Here are practical some ideas to a smoother Yom Tov.
Technical and physical preparations
- Fill all prescriptions prior to going away for Yom Tov.
- Erev Yom Tov is a long day. If you are traveling out of town, keep in mind that there is no formal meal until the Seder which is late at night. A leben or a string cheese won’t suffice to keep you or your children satisfied. Hungry kids equal cranky kids. Plan options that are permissible to eat after Biur Chometz.
- If traveling, make a checklist. Lists keep us organized and focused. Start packing two days prior to give yourself wiggle room to purchase last minute things. Check the weather forecast to make sure you’re packing the correct wardrobe. Here is an image of a packing list.
- Buy new baby bottles, sippy cups, wash bibs.
- If possible, sign up some of the smaller children in a Pesach day camp. Send some of them for either all days off or even just one day to give yourself some quiet. Lakewood is full of fantastic programs run by adorable preteens the week of Pesach. Don’t feel guilty, it’s called making smart choices.
- Staying home and cooking? – take it slow and easy. The Pesach calendar this year is B”H so forgiving – one day Shabbos, one day Yom Tov. Keep the menus simple. Don’t forget Eruv Tavshilin, and if you have no burners on, light a Yarzeit candle to be able to light Hadlakas Neiros. The first Seder falls on Shabbos, make sure everything for Seder is prepared beforehand, no cooking or grinding allowed.
7. Before you go grocery shopping, have a list prepared of what you need.
8. Here is a good Erev Yom Tov Checklist:
Emotional and Spiritual Preparations:
- Self-acceptance – It’s a challenging time. A lot of work, a lot of packing, a disruption of routine and schedule. Keep on telling yourself it’s normal that you’re not feeling the joy of the Yom Tov. You’re not broken or bad for feeling overwhelmed. So many of us feel that way. Give yourself that permission to feel uptight, anxious or stressed. Recognizing and admitting we are feeling something is the first step in letting go of it. Don’t deny it!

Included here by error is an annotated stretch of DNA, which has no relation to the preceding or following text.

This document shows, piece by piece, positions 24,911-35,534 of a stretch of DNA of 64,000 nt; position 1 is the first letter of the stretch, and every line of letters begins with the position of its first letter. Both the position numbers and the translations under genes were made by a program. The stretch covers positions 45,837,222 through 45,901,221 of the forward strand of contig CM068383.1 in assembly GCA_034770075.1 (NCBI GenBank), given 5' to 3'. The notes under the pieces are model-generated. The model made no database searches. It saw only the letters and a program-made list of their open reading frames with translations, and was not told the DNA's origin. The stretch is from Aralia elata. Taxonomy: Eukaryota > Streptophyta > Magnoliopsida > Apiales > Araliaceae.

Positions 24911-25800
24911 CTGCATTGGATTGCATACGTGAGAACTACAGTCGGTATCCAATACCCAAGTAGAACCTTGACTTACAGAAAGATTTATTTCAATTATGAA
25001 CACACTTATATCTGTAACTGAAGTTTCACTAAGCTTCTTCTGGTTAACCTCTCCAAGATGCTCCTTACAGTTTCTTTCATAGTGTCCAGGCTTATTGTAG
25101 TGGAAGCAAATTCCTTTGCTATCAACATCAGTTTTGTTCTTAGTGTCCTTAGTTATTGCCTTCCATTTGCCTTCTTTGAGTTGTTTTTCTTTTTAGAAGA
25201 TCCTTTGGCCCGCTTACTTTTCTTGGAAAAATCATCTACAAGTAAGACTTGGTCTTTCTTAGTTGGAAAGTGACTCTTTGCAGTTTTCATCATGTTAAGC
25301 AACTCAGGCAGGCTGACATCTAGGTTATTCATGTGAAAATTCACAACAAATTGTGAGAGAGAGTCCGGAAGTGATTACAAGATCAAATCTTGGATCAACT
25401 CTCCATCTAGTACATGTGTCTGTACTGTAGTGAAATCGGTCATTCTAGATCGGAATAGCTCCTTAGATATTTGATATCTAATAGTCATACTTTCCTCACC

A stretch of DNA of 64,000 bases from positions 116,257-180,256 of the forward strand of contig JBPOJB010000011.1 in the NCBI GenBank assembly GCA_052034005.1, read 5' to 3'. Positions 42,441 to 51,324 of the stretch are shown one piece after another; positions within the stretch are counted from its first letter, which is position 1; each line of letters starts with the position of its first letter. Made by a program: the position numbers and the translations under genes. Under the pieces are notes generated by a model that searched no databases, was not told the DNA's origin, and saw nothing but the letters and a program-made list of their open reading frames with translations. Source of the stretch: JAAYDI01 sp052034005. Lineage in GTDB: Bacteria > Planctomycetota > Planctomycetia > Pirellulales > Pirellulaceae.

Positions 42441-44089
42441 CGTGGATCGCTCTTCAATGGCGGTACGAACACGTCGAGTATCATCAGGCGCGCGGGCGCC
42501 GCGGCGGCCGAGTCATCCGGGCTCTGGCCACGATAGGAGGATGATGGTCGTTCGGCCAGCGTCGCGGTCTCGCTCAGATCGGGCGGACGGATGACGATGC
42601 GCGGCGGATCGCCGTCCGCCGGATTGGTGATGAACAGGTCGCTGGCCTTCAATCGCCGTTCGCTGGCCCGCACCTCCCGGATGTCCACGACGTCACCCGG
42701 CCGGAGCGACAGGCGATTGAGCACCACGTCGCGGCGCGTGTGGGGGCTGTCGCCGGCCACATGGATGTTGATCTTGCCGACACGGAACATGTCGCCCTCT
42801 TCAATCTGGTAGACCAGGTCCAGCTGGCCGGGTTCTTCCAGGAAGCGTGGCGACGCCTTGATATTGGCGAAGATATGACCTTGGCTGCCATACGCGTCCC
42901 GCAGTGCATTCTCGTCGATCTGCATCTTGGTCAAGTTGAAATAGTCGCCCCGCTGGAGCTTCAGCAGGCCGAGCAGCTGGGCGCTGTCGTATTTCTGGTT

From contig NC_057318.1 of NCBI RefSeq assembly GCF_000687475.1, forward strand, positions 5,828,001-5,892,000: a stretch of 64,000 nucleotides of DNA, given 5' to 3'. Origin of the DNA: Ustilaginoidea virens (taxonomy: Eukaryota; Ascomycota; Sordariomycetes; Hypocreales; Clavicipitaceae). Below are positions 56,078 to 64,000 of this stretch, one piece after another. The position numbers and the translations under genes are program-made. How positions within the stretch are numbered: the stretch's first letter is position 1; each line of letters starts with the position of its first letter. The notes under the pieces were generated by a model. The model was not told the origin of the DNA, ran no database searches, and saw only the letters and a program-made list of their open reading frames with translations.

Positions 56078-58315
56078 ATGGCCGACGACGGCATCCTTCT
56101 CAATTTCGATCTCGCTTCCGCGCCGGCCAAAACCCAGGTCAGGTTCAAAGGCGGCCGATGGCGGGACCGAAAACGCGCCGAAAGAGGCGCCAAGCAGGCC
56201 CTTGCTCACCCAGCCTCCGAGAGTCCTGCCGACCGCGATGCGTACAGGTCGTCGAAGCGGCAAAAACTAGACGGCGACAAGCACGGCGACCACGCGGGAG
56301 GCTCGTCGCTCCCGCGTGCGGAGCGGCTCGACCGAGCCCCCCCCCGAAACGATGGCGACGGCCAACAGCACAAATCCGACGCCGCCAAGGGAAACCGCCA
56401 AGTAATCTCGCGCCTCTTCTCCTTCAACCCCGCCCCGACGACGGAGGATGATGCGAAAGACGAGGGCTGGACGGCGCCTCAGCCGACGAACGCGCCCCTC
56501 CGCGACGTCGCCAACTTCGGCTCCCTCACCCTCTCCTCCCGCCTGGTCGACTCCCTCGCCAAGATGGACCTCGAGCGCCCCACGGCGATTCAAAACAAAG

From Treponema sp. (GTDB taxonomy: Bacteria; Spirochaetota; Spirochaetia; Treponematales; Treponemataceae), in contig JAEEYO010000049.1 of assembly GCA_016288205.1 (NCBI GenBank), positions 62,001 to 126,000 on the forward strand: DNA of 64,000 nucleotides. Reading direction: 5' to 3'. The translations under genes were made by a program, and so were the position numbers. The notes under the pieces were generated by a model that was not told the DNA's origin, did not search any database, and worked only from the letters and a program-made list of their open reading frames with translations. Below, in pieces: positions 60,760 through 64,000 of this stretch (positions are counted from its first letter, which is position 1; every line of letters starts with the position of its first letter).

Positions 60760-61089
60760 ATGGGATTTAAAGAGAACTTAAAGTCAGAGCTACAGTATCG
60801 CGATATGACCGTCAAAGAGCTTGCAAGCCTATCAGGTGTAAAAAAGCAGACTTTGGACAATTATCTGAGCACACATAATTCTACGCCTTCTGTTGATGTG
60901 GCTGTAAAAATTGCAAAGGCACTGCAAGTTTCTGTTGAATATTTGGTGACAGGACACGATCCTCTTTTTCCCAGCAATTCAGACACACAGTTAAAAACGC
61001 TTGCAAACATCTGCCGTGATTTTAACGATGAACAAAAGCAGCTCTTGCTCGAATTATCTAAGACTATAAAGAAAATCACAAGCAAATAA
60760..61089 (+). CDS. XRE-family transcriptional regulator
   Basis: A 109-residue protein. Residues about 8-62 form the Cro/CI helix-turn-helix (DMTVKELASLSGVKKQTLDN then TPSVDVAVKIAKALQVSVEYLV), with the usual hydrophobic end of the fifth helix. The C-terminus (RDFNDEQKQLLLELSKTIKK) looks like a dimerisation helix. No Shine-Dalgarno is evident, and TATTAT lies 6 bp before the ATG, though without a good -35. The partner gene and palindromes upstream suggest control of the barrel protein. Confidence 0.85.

- Don’t have high expectations – those beautiful scenes in the children’s Hagadah with serene happy children and beaming mothers sitting around a Seder table? Possible, but many times that’s just not our reality. The kids are low on sleep and high on carbs. Sleeping in different beds, operating on different schedules. Hyper, not eating properly, getting into fights with cousins. This can lead to us to feeling inadequate. Let’s start by not having such high expectations. Let’s be open to believe that the nature of a week long holiday will lead to some nights where kids go to be bed with barely eating a decent meal, or some days where haven’t really bonded with your baby because you’re so busy cleaning and cooking. Let’s lower our unrealistic expectations and thereby decreasing the disappointment.
- Emotional Triggers – spending a lot of time with extended family or family of origin when we aren’t our usual upbeat selves is really hard. Sometimes we are spending time with people who aren’t our favorites, and their behavior can bring about negative feelings. Some of it is actual, some of it is our perceptions, either way, the feelings are real. Our suggestion is to keep in mind that you won’t be spending forever with them, it’s just a few days, and soon you will be back home away from the inappropriate remarks or the tactless comments. If it’s too hard to detach, find someone safe that you can vent to, someone who would validate your feelings and allow you to share safely. If it’s a friend or a mentor, reach out and make a call Erev Yom Tov or over Chol Hamoed. Don’t keep those feelings bottled up inside, it will just fester. Keep on telling yourself, “this too shall pass! Before I know it I will be back home in my own space with no distractions.”